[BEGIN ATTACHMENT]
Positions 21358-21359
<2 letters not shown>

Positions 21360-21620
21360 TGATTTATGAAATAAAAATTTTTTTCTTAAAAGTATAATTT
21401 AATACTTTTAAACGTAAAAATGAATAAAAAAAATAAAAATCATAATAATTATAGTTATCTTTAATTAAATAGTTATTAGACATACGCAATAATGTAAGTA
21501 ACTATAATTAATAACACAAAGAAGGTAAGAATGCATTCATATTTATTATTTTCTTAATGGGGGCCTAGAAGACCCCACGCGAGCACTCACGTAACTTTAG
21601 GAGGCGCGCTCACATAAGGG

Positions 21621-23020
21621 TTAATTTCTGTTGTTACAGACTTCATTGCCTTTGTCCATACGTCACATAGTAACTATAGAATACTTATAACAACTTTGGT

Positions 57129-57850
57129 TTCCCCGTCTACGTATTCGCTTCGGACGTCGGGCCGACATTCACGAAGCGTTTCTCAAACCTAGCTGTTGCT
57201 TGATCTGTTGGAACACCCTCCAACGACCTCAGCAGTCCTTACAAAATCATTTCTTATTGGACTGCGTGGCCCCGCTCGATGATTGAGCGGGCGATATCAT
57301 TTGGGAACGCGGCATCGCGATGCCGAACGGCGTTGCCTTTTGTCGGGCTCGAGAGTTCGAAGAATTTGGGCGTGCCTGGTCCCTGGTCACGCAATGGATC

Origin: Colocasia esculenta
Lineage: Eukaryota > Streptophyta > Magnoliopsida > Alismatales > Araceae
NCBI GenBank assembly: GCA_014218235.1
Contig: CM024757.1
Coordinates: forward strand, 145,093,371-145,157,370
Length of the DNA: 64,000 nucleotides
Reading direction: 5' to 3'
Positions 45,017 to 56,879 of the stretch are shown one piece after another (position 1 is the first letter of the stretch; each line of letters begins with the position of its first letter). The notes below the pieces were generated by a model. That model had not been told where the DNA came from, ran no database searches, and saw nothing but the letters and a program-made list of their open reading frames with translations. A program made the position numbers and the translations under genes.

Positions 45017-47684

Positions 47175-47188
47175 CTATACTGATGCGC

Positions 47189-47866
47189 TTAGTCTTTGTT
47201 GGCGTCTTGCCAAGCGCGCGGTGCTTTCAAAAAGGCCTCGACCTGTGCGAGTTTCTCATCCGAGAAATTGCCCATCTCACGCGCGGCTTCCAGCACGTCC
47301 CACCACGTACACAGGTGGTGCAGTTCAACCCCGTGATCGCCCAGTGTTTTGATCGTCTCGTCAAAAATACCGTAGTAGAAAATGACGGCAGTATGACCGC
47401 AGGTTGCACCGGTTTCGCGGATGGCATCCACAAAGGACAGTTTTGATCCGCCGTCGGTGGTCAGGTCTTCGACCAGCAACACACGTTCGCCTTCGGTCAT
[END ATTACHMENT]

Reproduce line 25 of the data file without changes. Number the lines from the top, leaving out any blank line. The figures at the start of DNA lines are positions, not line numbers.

Positions 47189-47866